So just how deep was the 'deep audit'?
Exactly how deep was the "deep audit" of secondary schools' readiness for the senior phase of Curriculum for Excellence?
That question dominated the education committee's final probe into the new curriculum before the summer recess.
According to Kenneth Muir, chief inspector of education at Education Scotland, the audit was more of a "stocktake" being carried out against a background of 900-or-so inspection visits and an accumulation of evidence over the past few years.
Its aim, he told the committee, was to allow Education Scotland to "get a handle" on the set of support needs required, given that the organisation already knew there was a variation in readiness within and between schools.
He acknowledged that teacher unions might have had a different set of expectations which were, in his view, "unrealistic". Given Education Scotland's resources, it could not speak to "every single practitioner in every establishment over a period of two to three weeks", he said.
Was "deep audit" the wrong term? asked Liam McArthur, LibDem MSP for Orkney Islands.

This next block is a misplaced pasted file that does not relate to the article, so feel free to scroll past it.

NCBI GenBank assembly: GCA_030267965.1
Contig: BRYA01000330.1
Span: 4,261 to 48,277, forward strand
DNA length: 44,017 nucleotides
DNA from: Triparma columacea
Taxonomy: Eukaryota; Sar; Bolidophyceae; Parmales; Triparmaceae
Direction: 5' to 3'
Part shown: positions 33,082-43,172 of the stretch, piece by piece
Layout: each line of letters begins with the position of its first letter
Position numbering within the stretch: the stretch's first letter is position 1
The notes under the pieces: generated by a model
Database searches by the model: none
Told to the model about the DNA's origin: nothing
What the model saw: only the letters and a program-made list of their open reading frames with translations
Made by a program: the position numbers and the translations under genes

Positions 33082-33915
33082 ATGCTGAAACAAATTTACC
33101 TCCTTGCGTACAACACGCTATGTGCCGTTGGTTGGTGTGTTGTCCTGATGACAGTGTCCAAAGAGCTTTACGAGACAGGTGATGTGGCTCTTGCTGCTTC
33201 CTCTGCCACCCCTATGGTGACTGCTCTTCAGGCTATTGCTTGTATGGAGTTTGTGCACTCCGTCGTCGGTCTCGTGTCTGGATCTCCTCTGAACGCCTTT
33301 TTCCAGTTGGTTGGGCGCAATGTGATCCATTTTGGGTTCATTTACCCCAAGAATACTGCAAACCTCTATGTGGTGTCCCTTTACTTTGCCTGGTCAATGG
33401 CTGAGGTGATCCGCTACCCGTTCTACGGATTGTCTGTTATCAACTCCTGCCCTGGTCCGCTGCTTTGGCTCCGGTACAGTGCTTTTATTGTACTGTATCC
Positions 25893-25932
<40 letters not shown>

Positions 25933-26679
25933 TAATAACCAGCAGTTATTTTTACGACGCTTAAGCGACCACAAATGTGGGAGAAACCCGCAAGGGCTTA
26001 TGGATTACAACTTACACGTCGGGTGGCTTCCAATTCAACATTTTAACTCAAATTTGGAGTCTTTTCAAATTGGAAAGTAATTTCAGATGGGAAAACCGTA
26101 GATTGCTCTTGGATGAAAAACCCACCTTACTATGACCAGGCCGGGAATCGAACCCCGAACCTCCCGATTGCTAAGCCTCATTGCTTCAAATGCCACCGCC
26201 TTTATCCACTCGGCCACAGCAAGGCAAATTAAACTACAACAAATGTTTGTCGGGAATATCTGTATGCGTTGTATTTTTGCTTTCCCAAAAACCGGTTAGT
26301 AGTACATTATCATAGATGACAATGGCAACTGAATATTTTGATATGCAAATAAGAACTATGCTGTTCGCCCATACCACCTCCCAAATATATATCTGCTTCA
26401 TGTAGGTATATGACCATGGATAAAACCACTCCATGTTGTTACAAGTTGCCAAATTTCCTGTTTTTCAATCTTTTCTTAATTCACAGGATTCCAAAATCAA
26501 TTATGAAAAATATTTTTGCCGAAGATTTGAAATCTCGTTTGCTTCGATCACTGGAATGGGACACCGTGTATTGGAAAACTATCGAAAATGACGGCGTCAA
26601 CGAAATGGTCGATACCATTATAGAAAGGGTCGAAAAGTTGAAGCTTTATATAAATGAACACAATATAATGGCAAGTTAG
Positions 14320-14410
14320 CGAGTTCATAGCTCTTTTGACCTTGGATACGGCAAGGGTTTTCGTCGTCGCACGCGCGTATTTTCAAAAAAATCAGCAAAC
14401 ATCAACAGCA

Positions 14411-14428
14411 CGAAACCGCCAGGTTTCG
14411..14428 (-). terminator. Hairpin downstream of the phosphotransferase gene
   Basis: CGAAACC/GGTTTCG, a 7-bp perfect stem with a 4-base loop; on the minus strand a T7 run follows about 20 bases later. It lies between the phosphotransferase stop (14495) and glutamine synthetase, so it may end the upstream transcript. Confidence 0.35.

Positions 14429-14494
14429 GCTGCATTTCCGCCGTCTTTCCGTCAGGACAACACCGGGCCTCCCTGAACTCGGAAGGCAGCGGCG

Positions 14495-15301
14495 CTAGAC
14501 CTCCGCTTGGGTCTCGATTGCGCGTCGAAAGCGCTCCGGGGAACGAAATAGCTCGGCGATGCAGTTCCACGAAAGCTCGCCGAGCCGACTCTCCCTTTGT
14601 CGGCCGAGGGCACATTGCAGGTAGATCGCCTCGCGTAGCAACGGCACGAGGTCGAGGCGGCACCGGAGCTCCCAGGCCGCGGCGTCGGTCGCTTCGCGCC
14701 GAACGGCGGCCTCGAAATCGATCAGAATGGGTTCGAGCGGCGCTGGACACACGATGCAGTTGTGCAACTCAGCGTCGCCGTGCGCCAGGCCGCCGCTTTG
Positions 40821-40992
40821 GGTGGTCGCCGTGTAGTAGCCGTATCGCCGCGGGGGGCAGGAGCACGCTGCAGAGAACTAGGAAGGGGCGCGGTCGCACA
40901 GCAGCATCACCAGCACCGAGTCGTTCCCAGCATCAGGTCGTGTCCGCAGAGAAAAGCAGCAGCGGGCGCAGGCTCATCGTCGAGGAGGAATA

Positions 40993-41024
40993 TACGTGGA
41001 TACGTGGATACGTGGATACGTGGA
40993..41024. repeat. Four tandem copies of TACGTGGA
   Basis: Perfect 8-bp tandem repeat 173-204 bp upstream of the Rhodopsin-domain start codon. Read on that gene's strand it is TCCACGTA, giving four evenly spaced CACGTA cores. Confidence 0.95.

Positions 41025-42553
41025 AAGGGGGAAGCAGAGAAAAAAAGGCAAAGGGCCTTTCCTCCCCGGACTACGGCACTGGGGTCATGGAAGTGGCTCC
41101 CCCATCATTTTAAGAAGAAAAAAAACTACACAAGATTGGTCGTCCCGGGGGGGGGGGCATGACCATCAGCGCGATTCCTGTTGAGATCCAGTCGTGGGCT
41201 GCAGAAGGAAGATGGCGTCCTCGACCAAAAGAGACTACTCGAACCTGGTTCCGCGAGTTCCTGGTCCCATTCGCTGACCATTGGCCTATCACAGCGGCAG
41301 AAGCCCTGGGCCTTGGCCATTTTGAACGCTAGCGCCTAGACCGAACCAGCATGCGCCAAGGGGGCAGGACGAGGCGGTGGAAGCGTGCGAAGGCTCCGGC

"Because a deep audit would suggest reaching into schools to department heads and practitioners at the chalkface and that clearly was never the intention. Do you accept there was a presentational error there?" he continued.
"I would accept that," said Mr Muir. "I think there probably has been a difference in interpretation in what that audit was designed to do."
Alan Taylor, spokesman on CfE for the Scottish Secondary Teachers' Association, said the audit had "asked the wrong people for information" - not practising teachers. Only five authorities were thorough, in his opinion.
The agreement between the Educational Institute of Scotland and the Scottish government was supposed to ensure that the "teachers' voice" was heard, said the union's general secretary Larry Flanagan.
"But it didn't materialise - it remained the way it was previous to the agreement, largely a survey of readiness through directors of education and headteachers," said Mr Flanagan.
Neil Findlay, Labour MSP for Lothian, said that Labour had carried out its own survey of councils. In one rural authority, only the director of education - no teachers and no subject specialists - had been questioned; in a city-based council, only a senior education manager, a headteacher and four members of staff (roles not specified) were involved.
Education secretary Michael Russell said the audit told him that "Scotland is prepared for Curriculum for Excellence and we have not missed a deadline set by the management board".
He added: "I don't think that the issue of a two-and-a-half page report to the management board is in any way a flimsy report."